May 5, 2010

A different kind of celebration

I mentioned that one of my friends is going to be having a baby with down syndrome. She and I talked on the phone for a while yesterday. Above all else, she's a really honest woman, so our conversation ranged all through her fears, her theological dilemmas, other people's reactions, and her mixed emotions.

I'm helping to plan her baby shower. As she put it, "You only get a shower for your first kid, so this is the only one I'll ever have and I'm really ambivalent. I'm NOT excited. I'm not attached to my baby (I'm sure that will change when it's born, but it hasn't happened yet). I might cry through the whole shower, or I might be fine. Depends on the day."

I told her we'd try to think of ways to handle the shower that took the ambivalence into consideration. Other than having some time to pray for her and the baby, I don't have any bright ideas. Have any of you been in a similar situation? Known anyone who was? Any ideas for how we can acknowledge what's difficult yet still celebrate with her and bless her and her family?

10 comments:

alice said...

I remember being in a very difficult and sad situation once and my friend said that she would come be with me. Regardless if I was weeping or hysterical; I felt a lot of strength and encouragement with her at my side. So my advice would be...come, bring her gifts and let her call the shots. If she wants to cry, hug her...if she wants to laugh, acknowledge it. Don't pretend that everything is great, don't give her words of sympathy. Just listen, hug and let her call the shots...that will be a great gift and will heal and prepare her for what is to come. Alice

Lori said...

I'm in no position to say much; both my conceptions and pregnancies were easy - embarrassingly so - and my kids are, knock on wood, fine. But even then, the first few months with a new baby are a special kind of hell if you have any kind of ambivalence. I remember needing people and support more than anything, and more than I had ever needed them before. If you're in pretty good contact with the attendees, you might suggest putting together a group present - perhaps in addition to the much-needed presents of clothes, etc. - of prearranged meals, babysitting services, housecleaning services, babysitting AND one-night hotel stay for her and her husband - that kind of thing. It could be in the form of coupons or something, making it clear that you fully intend for her to call on you all for help by using them when she needs them. If there are people who can take the baby at a moment's notice, that would be another good one. Even with a 'normal' baby, you can be getting along pretty well, and one of those days comes and just knocks you on your socks. For me, it would have been wonderful to have a network of friends that I felt comfortable calling on for backup. I think it might help her feel like others have got her back and that this isn't something she has to face alone?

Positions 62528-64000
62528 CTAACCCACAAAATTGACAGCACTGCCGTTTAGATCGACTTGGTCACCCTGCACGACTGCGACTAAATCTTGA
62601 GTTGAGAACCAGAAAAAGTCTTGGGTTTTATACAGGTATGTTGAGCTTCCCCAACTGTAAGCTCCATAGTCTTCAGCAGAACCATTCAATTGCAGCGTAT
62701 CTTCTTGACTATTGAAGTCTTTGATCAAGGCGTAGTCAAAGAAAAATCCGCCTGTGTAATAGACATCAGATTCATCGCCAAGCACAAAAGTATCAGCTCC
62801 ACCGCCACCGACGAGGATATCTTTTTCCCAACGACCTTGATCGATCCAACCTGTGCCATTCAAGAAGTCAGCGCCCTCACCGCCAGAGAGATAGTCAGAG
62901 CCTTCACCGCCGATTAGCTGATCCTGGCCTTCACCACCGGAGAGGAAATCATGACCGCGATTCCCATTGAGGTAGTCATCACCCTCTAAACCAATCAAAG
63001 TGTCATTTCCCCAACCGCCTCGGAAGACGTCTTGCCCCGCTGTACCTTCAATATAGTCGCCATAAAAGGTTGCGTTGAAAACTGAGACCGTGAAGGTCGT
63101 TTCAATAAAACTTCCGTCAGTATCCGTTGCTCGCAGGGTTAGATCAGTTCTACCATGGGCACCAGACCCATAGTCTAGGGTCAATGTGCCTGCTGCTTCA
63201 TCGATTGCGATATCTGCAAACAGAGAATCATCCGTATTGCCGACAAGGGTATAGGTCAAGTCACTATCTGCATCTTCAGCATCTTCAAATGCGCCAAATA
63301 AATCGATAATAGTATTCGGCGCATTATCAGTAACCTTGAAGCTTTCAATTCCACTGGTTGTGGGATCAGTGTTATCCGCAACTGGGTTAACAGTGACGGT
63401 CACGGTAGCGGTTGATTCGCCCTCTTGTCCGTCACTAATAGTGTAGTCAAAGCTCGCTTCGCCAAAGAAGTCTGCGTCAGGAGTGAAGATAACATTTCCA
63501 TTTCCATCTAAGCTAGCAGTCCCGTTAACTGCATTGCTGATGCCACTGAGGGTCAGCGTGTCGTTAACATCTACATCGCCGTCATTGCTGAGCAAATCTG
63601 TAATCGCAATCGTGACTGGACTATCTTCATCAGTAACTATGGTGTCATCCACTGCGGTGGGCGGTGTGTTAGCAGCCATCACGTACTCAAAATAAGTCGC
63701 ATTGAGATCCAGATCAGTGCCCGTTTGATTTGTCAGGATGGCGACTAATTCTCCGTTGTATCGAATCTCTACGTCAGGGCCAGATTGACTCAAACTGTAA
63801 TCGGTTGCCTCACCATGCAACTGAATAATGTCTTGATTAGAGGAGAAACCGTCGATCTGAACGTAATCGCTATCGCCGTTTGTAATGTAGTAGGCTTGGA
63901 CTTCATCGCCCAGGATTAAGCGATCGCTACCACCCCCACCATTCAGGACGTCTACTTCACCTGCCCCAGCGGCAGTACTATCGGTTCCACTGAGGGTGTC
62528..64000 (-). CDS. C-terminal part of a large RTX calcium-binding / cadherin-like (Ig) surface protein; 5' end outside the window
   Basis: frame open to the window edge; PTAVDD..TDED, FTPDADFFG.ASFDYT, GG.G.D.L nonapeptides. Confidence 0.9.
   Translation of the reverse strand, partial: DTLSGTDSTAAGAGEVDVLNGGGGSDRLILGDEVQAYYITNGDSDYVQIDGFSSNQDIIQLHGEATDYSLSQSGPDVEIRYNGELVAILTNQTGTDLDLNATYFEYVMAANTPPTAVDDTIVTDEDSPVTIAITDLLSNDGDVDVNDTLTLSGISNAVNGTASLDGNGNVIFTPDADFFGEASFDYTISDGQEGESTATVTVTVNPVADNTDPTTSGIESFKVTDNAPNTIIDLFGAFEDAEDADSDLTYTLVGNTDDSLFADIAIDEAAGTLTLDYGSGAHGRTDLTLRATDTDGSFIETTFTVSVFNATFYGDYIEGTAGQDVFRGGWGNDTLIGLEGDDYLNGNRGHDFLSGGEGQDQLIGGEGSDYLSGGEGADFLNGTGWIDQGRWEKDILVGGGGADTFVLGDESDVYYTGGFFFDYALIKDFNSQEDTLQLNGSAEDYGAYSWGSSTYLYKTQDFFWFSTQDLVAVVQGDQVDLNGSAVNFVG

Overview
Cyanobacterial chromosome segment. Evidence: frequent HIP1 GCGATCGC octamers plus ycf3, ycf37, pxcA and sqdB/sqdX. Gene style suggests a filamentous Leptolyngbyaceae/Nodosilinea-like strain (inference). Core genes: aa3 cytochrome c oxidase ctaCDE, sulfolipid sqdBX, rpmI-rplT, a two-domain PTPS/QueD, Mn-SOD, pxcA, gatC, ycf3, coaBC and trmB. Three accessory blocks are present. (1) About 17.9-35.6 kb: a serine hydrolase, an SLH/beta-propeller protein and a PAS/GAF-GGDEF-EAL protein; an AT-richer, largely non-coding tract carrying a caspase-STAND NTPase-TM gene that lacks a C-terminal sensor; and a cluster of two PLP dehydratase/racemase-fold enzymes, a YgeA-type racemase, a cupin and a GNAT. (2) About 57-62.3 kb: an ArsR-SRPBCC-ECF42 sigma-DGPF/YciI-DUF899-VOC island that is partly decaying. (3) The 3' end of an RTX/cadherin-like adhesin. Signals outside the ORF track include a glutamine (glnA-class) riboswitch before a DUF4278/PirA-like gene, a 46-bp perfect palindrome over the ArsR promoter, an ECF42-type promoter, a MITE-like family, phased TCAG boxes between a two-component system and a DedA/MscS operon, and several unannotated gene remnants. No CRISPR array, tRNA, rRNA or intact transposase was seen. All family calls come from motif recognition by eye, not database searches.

Aimee said...

Yeah, I've been there. Alice and Lori had some great points. Meal prep and practical help will be huge once baby is here. But she needs to enjoy this time, too.

It might be easier to talk via email. I dunno, I just feel like I'd fill up your comment section. :-) Please email me at wvgurl at yahoo dot com. I could even email you my phone number.

Anonymous said...

In my prenatal blood test there were signs there could be problems, downs or another developmental problem, but I chose to not accept that. I knew part was because of my "geriatric" pregnancy. I believe that God was giving me this child because HE believes that I am/was the best mom/parent for this child and I could handle what ever would come because HE would be with me. My children do not have downs syndrome, but there is concern about Asperger with "S", but I still believe that God will be with me/us. Encourage your friend now about

For your shower I would also encourage the coupons and being there for her to talk, "adult" conversation will be very important. Aunt Country Singer